Wilms' tumour and hypertension: incidence and outcome.
ABSTRACT To determine the incidence and outcome of hypertension associated with Wilms' tumour and to reduce peri-operative morbidity by appropriate treatment.
The medical and nursing case-notes of 17 consecutive patients with Wilms' tumour treated over a 5.5 year period (1989-1994) were analysed retrospectively.
Ten of 17 patients had hypertension, with a mean blood pressure of 150/103 mmHg (130-220 mmHg systolic and 85-145 mmHg diastolic). There was no significant difference between the hyper- and normotensive patients in their mode of presentation. Blood pressure was stabilized preoperatively in all the hypertensive patients. Perioperative monitoring in these patients was performed using arterial and central venous pressure lines. No patient had any peri-operative hyper- or hypotensive episodes caused by handling the tumour or after nephrectomy. Thirteen patients had a favourable histological diagnosis and all the hypertensive patients were in this group. The blood pressure of all patients returned to normal within 1 month of surgery.
Both the recognition of hypertension and appropriate peri-operative treatment is mandatory for the safe surgical management of this condition.
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Article: Secondary Forms of Hypertension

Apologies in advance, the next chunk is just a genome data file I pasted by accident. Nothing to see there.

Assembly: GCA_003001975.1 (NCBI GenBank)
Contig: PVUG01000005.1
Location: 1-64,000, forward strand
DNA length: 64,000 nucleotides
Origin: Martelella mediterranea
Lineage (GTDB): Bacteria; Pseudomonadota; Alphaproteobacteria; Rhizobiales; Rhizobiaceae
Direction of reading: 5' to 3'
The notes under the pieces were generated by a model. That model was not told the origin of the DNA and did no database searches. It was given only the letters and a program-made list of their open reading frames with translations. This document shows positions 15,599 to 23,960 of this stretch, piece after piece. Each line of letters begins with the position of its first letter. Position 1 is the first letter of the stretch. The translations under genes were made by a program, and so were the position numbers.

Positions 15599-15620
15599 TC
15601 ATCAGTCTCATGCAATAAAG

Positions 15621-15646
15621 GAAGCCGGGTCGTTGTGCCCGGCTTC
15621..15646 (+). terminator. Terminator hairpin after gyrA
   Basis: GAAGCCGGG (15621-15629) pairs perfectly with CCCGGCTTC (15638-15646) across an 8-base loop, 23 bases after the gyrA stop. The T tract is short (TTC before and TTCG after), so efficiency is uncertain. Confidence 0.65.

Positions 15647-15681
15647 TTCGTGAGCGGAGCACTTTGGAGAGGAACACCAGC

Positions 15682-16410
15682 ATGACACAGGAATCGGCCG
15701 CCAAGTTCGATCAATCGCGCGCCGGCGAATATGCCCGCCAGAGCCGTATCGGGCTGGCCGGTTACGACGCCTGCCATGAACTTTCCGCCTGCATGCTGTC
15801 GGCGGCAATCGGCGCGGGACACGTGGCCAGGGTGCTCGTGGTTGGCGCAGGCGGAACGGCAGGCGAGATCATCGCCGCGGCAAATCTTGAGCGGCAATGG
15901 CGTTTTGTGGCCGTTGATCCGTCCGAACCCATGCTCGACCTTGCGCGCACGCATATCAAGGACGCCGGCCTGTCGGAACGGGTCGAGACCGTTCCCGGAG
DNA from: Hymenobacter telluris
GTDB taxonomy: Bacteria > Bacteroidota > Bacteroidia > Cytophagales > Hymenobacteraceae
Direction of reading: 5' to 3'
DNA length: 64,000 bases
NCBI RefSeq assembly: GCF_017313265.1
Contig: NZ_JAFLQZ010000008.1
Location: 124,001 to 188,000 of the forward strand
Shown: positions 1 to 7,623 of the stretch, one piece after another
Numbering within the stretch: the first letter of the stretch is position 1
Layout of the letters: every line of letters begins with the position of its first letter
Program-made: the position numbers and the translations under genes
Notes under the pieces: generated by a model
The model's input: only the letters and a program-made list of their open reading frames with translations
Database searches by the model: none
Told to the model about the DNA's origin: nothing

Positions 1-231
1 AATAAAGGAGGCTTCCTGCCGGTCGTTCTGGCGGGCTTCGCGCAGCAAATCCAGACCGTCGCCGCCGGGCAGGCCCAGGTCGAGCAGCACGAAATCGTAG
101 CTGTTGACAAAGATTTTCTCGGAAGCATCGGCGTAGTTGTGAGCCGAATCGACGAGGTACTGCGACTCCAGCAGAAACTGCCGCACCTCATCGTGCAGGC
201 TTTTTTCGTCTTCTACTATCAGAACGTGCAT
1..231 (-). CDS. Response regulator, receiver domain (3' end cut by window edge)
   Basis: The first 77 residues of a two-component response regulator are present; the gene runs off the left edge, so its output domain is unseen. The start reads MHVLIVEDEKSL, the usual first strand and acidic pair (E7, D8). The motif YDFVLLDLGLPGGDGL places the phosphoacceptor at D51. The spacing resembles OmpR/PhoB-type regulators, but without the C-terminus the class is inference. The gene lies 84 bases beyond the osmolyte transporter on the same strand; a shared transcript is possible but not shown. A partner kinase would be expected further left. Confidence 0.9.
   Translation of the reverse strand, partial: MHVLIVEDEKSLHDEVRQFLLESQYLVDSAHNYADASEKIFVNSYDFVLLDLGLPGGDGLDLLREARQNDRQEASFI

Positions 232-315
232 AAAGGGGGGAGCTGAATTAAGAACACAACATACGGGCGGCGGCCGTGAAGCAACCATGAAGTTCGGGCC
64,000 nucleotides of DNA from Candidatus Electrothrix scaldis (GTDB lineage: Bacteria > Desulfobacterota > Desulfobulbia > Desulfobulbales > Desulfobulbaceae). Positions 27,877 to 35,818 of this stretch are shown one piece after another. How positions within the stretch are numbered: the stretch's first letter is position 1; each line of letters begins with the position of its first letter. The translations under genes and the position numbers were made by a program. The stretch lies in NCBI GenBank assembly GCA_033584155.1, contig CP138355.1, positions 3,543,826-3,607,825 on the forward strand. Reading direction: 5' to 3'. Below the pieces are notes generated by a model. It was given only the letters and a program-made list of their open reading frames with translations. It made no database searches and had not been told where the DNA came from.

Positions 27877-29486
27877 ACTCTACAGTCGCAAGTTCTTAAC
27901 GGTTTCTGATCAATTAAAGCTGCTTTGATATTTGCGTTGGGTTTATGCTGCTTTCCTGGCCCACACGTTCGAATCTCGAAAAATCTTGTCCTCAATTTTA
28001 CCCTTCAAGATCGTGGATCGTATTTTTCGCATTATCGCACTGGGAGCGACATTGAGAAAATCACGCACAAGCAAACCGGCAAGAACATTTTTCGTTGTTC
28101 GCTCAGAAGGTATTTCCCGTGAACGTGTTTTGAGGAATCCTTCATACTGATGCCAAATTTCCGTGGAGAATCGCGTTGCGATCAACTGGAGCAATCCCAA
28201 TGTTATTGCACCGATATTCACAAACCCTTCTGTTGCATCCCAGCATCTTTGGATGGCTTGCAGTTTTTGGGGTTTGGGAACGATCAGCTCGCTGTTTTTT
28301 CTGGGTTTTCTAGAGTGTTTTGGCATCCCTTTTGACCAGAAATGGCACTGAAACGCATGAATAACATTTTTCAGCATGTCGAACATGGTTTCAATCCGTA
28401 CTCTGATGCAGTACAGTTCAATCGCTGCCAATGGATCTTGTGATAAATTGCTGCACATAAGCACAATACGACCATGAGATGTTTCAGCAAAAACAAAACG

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ABSTRACT: There have been a number of advances that have increased our understanding of the biology of Wilms tumor during the last decade. This information is now being incorporated into current pediatric oncology protocols. We present a summary of these advances and outline the current treatment of Wilms tumor. The medical literature was reviewed with an emphasis on the molecular biology of Wilms tumor. The development of Wilms tumor involves several genes, including WT1, the Wilms tumor suppressor gene at 11p13. In addition, certain chromosomal regions (16q and 1p) might be used as prognostic factors for determining the intensity of therapy. Future protocols conducted by pediatric oncology groups will incorporate biological studies. The goal is to identify patients at low risk for relapse which will allow a reduction in treatment intensity and subsequent toxicity. Children at an increased risk for relapse can be selected for more intensive treatment.The Journal of Urology 04/1998; 159(4):1316-25. DOI:10.1097/00005392-199804000-00081 · 3.75 Impact Factor
- Medical and Pediatric Oncology 02/2002; 38(2):135-6. DOI:10.1002/mpo.1291.abs